- Subject index
Fully revised and thoroughly updated, the Second Edition of Planning and Urban Change provides an accessible yet richly detailed account of British urban planning. Stephen Ward demonstrates how urban planning can be understood through three categories: ideas - urban planning history as the development of theoretical approaches: from radical and utopian beginnings, to the `new right' thinking of the 1980s, and recent interest in green thought and sustainability; policies - urban planning history as an intensely political process, the text explains the complicated relation between planning theory and political practice; and impacts - urban planning history as the divergence of expectation and outcome, each chapter shows how intended impacts have been modified by economic and social forces. This Second Edition features an entirely new chapter on the key policy changes that have occurred under the Major and Blair governments, together with a critical review of current policy trends.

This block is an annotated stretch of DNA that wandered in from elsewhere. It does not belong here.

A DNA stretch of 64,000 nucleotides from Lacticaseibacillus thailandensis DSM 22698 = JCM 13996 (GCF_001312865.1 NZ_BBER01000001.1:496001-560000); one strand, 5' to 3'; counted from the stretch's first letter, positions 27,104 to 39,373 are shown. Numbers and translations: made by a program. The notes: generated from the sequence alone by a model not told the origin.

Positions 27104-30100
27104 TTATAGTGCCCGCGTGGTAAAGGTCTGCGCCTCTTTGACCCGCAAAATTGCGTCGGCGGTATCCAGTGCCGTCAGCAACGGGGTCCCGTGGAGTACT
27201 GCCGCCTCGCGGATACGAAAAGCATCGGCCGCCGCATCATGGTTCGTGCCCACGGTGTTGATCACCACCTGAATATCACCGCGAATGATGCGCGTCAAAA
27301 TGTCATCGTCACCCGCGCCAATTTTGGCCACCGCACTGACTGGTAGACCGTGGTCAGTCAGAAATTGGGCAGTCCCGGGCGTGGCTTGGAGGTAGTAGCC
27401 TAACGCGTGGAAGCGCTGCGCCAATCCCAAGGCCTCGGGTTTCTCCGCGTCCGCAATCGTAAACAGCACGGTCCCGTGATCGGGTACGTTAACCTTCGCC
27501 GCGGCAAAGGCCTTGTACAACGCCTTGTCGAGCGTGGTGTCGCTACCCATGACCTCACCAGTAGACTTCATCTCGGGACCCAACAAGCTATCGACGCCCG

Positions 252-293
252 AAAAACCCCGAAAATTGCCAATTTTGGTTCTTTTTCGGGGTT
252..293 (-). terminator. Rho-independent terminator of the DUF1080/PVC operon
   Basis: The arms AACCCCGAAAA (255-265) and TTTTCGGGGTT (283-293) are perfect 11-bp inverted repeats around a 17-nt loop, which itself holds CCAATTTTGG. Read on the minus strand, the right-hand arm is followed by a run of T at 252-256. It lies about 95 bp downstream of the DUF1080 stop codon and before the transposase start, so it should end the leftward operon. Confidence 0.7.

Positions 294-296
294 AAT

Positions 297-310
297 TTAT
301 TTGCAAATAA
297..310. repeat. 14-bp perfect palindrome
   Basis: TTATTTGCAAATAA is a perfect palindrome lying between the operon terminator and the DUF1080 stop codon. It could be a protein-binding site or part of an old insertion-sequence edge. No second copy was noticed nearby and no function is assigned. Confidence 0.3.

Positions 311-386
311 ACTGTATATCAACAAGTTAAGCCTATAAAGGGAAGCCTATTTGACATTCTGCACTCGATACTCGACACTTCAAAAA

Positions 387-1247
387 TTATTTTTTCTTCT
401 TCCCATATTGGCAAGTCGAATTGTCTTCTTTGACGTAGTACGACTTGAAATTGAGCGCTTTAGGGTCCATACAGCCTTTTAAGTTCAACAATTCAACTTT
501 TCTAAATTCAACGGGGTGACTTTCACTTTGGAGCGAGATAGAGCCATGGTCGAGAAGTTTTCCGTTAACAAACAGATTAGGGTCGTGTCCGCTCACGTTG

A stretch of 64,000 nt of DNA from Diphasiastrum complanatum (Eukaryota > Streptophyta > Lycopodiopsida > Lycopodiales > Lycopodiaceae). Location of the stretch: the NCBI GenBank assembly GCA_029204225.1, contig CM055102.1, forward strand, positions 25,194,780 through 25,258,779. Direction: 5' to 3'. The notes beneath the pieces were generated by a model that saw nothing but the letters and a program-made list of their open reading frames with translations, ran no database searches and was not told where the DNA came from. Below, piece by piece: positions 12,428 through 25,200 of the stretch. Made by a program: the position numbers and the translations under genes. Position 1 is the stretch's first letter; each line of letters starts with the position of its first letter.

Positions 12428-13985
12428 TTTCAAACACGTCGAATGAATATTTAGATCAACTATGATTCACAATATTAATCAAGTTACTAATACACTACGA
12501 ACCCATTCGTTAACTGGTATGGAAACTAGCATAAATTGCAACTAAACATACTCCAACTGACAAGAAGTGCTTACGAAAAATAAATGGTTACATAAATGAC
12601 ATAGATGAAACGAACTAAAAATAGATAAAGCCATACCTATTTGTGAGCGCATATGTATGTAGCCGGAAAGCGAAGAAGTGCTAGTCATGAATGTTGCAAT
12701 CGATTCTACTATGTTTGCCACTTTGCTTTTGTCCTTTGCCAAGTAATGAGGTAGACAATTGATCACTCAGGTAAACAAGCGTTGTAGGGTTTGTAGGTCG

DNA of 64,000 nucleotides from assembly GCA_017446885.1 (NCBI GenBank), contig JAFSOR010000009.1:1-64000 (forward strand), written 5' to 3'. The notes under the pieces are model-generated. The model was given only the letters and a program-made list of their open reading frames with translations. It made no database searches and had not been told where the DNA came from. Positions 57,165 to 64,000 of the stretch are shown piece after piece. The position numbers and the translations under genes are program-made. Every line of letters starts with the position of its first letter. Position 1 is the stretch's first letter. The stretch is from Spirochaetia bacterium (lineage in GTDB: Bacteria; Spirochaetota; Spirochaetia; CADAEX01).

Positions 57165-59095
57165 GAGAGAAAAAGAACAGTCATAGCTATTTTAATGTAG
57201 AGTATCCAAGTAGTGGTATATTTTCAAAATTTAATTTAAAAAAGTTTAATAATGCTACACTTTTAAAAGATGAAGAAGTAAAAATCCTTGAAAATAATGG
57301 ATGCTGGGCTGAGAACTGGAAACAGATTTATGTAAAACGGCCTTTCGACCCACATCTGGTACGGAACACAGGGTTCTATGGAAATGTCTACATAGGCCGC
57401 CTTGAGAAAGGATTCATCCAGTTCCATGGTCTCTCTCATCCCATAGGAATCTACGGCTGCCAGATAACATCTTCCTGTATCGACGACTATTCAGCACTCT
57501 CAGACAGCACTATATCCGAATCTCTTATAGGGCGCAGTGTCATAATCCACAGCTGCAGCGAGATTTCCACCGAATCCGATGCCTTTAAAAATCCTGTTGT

Chapter 1: Planning and Urban Change
Planning and Urban Change
Town planning, by its nature, is essentially concerned with shaping the future. This does not mean, however, that town planners are able to ignore the past. In an older urbanized country such as Britain they have, fairly obviously, to work with physical structures and urban arrangements inherited from the past. What is less obvious though is that the concerns and ideologies of the town planners themselves are also products of the past. Planners carry with them professional assumptions about the need to regulate and order urban space and about the ways in which they should do this. They also work within a planning system that embodies past political assumptions about the institutional location, purpose and instruments of planning ...